able to predict ahead-of-run those scheduling decisions which will lead to the shortest run-time and those which lead to the longest runtime. We then
run the MVA application on the cluster and measure the run-times.
In the present study we did not find a single instance where the performance predictions computed by the PEPA Workbench were misleading: predicted
best cases always significantly outperformed predicted worst cases in practice. Strategic use of these methods will reduce the run-times of these
parallel codes overall, making better use of heavily-loaded compute clusters.
Members of the Enhance project
Publications by Year
- Evaluating the Performance of Skeleton-Based High Level Parallel Programs, Anne Benoit, Murray Cole,
Stephen Gilmore and Jane Hillston, ICCS 2004: Proceedings of the 4th International Conference on Computational Science, Kraków, Poland,
Springer-Verlag Lecture Notes in Computer Science Volume 3038, pp. 289-296, June 6-9, 2004.
- Evaluating the performance of pipeline-structured parallel
programs with skeletons and process algebra. Anne Benoit, Murray Cole, Stephen Gilmore and Jane Hillston, To appear in a special issue of
Scalable Computing: Practice and Experience SCPE on Practical Aspects of High-level Parallel Programming
PAPP 2004, Accepted September 2004.
- Scheduling skeleton-based grid applications using PEPA and NWS. Anne Benoit, Murray Cole, Stephen Gilmore
and Jane Hillston, The Computer Journal, Special Focus Issue on Grid Performability, Volume 48, Number 3, pages 369--378, 2005.
- Analyse quantitative de programmes applicatif à base de squelettes algorithmiques, (English version:
Quantitative analysis of skeleton-structured applicative programs) Anne Benoit, Murray Cole, Stephen Gilmore
and Jane Hillston, Journées Francophones des Langages Applicatifs (JFLA05), Obernai, March 2005.
- Two fundamental concepts in skeletal parallel programming. Anne Benoit and Murray Cole, In proceedings of
Practical aspects of High-level Parallel Programming (PAPP 2005), Springer Verlag LNCS 3515, pages 764--771, Atlanta, USA, May 2005.
- Enhancing the effective utilisation of Grid clusters by exploiting on-line performability analysis, Anne
Benoit, Murray Cole, Stephen Gilmore and Jane Hillston, CCGrid 2005: Proceedings of the 1st International Workshop on Grid Performability, Cardiff,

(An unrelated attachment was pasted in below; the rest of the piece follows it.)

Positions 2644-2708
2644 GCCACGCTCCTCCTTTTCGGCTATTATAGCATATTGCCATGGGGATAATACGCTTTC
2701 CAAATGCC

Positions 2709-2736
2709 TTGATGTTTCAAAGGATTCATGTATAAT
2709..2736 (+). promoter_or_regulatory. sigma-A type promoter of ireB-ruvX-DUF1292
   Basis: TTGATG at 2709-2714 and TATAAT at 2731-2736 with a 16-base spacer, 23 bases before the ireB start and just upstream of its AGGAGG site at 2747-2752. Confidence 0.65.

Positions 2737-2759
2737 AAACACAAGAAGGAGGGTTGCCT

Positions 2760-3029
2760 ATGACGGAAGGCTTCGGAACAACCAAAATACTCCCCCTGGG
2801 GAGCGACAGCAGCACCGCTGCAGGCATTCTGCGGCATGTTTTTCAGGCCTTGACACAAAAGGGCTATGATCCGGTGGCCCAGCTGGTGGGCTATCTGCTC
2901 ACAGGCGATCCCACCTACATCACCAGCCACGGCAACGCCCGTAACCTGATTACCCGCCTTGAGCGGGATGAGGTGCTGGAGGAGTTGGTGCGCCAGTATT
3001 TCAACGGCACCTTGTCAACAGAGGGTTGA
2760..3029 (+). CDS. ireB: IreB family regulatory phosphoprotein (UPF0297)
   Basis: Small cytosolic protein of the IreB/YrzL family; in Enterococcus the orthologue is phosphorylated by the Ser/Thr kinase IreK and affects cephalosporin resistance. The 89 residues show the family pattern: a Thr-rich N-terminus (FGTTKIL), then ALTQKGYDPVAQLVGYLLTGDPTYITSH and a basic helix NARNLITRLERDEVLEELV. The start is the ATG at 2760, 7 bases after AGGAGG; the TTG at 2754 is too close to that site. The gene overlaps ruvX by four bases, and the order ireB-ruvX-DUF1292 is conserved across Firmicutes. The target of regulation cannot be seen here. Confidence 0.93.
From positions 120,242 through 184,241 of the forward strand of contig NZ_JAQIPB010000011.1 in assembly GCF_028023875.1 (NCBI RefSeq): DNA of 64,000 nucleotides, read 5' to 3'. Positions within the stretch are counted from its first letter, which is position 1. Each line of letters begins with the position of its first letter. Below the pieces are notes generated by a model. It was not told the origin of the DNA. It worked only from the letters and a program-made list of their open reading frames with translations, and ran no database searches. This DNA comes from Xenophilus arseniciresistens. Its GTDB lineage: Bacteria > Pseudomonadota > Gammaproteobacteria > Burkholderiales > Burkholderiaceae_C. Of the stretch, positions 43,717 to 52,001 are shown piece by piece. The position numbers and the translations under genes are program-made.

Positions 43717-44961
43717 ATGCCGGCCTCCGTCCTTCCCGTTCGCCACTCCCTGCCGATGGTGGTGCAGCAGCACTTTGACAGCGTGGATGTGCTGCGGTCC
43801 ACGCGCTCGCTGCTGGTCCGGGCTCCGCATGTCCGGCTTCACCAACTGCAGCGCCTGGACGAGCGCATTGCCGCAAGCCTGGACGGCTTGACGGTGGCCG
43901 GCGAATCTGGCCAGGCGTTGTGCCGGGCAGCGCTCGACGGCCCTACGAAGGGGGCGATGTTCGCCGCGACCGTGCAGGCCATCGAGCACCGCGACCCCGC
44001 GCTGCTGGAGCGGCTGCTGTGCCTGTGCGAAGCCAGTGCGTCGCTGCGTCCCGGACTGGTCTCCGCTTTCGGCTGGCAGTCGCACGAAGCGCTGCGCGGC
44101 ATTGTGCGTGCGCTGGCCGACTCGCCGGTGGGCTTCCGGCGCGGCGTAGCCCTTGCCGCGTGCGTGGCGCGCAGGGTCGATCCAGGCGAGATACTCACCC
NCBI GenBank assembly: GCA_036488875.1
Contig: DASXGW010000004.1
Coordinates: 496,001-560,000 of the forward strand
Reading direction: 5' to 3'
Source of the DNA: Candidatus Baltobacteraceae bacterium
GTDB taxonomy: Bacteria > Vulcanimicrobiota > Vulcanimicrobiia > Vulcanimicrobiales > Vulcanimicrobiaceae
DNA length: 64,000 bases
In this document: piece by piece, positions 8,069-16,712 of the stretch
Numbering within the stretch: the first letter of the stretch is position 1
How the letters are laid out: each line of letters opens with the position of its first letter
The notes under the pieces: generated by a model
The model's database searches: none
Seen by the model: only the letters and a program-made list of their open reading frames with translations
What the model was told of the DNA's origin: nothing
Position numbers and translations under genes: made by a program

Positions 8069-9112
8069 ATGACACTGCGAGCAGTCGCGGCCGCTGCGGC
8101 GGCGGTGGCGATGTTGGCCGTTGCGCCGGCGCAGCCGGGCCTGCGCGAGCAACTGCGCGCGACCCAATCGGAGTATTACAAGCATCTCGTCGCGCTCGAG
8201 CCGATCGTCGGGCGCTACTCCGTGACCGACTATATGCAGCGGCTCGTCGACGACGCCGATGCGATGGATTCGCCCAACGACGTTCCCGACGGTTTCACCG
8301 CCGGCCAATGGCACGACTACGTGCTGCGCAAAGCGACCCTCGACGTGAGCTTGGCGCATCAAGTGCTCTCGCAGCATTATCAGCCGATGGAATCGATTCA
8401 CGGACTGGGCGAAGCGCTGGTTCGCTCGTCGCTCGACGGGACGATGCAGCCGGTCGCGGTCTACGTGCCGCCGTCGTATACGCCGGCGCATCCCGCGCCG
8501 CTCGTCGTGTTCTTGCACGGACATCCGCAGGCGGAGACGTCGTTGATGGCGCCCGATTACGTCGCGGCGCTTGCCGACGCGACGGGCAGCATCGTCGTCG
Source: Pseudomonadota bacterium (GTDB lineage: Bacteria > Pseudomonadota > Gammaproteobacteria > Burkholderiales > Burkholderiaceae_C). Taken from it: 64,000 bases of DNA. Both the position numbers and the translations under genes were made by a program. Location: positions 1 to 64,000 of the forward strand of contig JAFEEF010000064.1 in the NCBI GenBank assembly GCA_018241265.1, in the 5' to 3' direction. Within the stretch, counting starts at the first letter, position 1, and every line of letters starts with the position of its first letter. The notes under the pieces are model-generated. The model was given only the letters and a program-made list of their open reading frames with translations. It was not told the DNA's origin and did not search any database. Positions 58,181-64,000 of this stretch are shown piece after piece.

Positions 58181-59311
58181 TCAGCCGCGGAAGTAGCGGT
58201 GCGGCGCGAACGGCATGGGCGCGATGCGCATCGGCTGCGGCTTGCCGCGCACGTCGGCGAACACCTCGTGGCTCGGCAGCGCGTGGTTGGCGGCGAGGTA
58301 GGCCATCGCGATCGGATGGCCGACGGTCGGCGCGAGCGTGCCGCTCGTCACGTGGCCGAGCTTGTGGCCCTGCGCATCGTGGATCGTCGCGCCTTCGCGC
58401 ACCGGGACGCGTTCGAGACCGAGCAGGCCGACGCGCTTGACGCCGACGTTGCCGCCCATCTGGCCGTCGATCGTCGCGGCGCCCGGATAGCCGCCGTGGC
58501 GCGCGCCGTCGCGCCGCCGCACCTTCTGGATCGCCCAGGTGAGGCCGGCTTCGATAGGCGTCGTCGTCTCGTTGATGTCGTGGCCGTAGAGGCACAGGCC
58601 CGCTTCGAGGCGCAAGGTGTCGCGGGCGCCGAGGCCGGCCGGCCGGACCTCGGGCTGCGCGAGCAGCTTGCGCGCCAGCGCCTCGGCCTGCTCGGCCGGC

Wales, IEEE Press, May 2005.
- Flexible Skeletal Programming with eSkel, Anne Benoit, Murray Cole, Stephen Gilmore and Jane Hillston,
In J.C. Cunha and P.D. Medeiros (Eds.): Euro-Par 2005, LNCS 3648, pp. 761--770, Lisbon, Portugal, 2005.
- Using eSkel to implement the multiple baseline stereo application, Anne Benoit, Murray Cole, Stephen
Gilmore and Jane Hillston, In proceedings of ParCo 2005. Malaga, Spain, September 2005.
- Evaluating the performance of pipeline-structured parallel programs with skeletons and process algebra,
Anne Benoit, Murray Cole, Stephen Gilmore and Jane Hillston, Scalable Computing: Practice and Experience, Volume 6, No. 4, pages 1-16, December
Talks and presentations
- Evaluating the performance of skeleton-based grid applications, workshop presentation by Anne Benoit to NeSC
Workshop on Grid Performability Modelling and Measurement, Edinburgh, Scotland, March 2004.
- Evaluating the performance of skeleton-based high-level parallel programs, conference presentation by Anne Benoit
to ICCS workshop on Practical Aspects of High-level Parallel Programming (ICCS 2004: PAPP 2004), Kraków, Poland, May 2004.
- Why structured parallel programming matters, invited talk by Murray Cole to the Euro-Par conference in Pisa,
- Enhancing the performance of Grid Applications with Skeletons and Process Algebras, departmental seminar
presentation by Anne Benoit in Pisa, December 2004.
- Analyse quantitative de programmes applicatif à base de squelettes algorithmiques, conference presentation
by Anne Benoit to Journées Francophones des Langages Applicatifs (JFLA05), Obernai, March 2005.
- Enhancing the effective utilisation of Grid clusters by exploiting on-line performability analysis,
presented by Stephen Gilmore at the CCGrid 2005 workshop on Grid Performability, Cardiff, May 2005.
- Evaluation des performances de programmes parallèles haut niveau à base de squelettes
algorithmiques, presentation by Anne Benoit to LACL, Paris 12, May 2005.
- The Righteous and the Wicked: efficient high-level methods for performance analysis, departmental colloquium
by Stephen Gilmore at the School of Computing Science, University of Newcastle upon Tyne, June 2005.
- Skeleton programming library with dynamic scheduling support
This library provides a set of interfaces for developing message passing applications with support for dynamic scheduling. The interfaces are based on
algorithmic skeletons, and were developed as part of the Enhance project. This library requires an MPI implementation (LAM-MPI was used to test the
- wflow2pepa (Workflow to PEPA)
The wflow2pepa application program can be used to model performance of workflow systems. The user provides a description file by using a form
of hierarchical pattern based language. From this, the application generates the corresponding PEPA performance model automatically.
- The eSkel page
The Enhance project is funded by the Engineering and Physical Sciences Research council grant number GR/S21717/01. The project commenced on June 1st
2003 and ended on March 1st 2007.
This page maintained by Stephen Gilmore.
Last modified: Wed Feb 28 12:48:20 GMT 2007